No matter how ignorant we may be to the secret life of cacti, we rarely think of the plant as capable of revenge.
LAKE PLEASANT, AZ - “Cactus plugging” is the act of using cacti for target practice. It seems harmless enough, the cactus doesn’t truly seem to be alive. Their branches resemble arms making the plant appear like the bizarrely gorganized remains of dried out desert travelers who didn’t quite make it out. It is a symbol of the desert, an area to beware, an area of death. In many ways the cactus, like the vulture, are symbols of death. But no matter how ignorant we may be to the secret life of cacti, we rarely think of the plant as capable of revenge.
On February 5, 1982 David Grundman, 24-27 (reports vary) was cactus plugging with friend Jim Suchochi, a couple miles into the desert from the highway, west of Lake Pleasant. Grundman started off slowly that winter day, felling a couple lightweight cacti with a few shotgun blasts. Before long however, a more impressive specimen caught his attention.
Saguaro cacti are endemic to the Sonoma desert spread between the Arizona and Mexico border. They can grow up to 60 feet high and live to about 200 years, though some specimens have been known to be 300 years old. The arm-like branches of the cacti don’t grow until 75 years into the life of the plants. When Grundman locked his targets onto a 27-foot tall, 100 year old saguaro, he was targeting a plant that had lived to roughly half of its potential, but it was more than enough time for it to sprout massive 1000 pound limbs.
It seems Grundman’s fatal mistake was getting too close to the living thing as he blasted it to smithereens. After plugging it twice, Grundman turned and called out to his friend Jim, before a massive branch fell on him, crushing him to death. Early reports stated he had uttered the partial word “tim-” as in “timber” before the fatal moment.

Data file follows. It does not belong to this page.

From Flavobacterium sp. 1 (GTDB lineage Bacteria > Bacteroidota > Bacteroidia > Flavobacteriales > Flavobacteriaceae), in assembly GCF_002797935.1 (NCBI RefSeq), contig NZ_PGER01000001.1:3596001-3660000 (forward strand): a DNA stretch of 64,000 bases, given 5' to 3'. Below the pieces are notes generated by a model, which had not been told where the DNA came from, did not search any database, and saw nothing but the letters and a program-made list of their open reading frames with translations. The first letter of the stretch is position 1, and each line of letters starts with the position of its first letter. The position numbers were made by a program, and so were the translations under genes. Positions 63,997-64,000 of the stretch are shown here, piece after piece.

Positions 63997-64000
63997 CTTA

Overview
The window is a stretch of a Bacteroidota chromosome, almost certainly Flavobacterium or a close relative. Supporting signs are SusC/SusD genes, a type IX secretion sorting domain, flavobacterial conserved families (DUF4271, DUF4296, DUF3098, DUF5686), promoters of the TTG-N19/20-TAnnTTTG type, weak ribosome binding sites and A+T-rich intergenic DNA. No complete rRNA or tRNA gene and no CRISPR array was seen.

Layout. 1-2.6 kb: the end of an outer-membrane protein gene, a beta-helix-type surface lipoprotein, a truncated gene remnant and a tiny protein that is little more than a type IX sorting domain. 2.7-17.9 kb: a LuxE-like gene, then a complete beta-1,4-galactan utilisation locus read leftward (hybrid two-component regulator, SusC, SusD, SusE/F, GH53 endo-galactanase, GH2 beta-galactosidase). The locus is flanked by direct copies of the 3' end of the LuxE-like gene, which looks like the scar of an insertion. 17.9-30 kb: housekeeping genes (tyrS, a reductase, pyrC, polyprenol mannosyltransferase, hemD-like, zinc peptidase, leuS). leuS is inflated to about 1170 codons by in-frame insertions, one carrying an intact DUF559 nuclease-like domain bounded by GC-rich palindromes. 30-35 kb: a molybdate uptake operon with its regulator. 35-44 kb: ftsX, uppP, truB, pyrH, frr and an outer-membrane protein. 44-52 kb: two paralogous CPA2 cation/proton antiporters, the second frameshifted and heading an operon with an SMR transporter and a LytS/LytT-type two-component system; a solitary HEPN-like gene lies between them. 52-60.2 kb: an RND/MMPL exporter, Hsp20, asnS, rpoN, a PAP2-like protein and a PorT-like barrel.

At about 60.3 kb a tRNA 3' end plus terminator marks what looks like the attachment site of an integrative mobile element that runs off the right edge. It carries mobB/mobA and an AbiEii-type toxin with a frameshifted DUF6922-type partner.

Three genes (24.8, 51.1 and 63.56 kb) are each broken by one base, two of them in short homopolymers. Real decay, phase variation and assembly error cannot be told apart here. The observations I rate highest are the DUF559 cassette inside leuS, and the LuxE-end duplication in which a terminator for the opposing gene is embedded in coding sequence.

It’s a story that seems too good to be true, and debunkers flock to it hoping for an easy target, but like Grundman himself, those debunkers find that the target is not so easy after all, and much more prickly than first imagined. It’s a cautionary tale, one that tells all who hear it to respect life, all forms of life, no matter how immobile. The general tone of many of the articles you will find on this incident is mocking and carry the sentiment that Grundman deserved what he got. He was immortalized in the 1984 Austin Lounge Lizards mock hero-ballad “Saguaro” where he is referred to as a “noxious little twerp”.
For the record, saguaro plugging is illegal.
Sources are abundant on the web. I wasn’t able to track down the two original articles that mentioned the story. The first appeared in the now defunct Phoenix Gazette newspaper, the second appeared in the Arizona Republic before being picked up by the Associated Press. But I did find an AZ Republic article that made mention of the story and seemed to confirm the truth of it.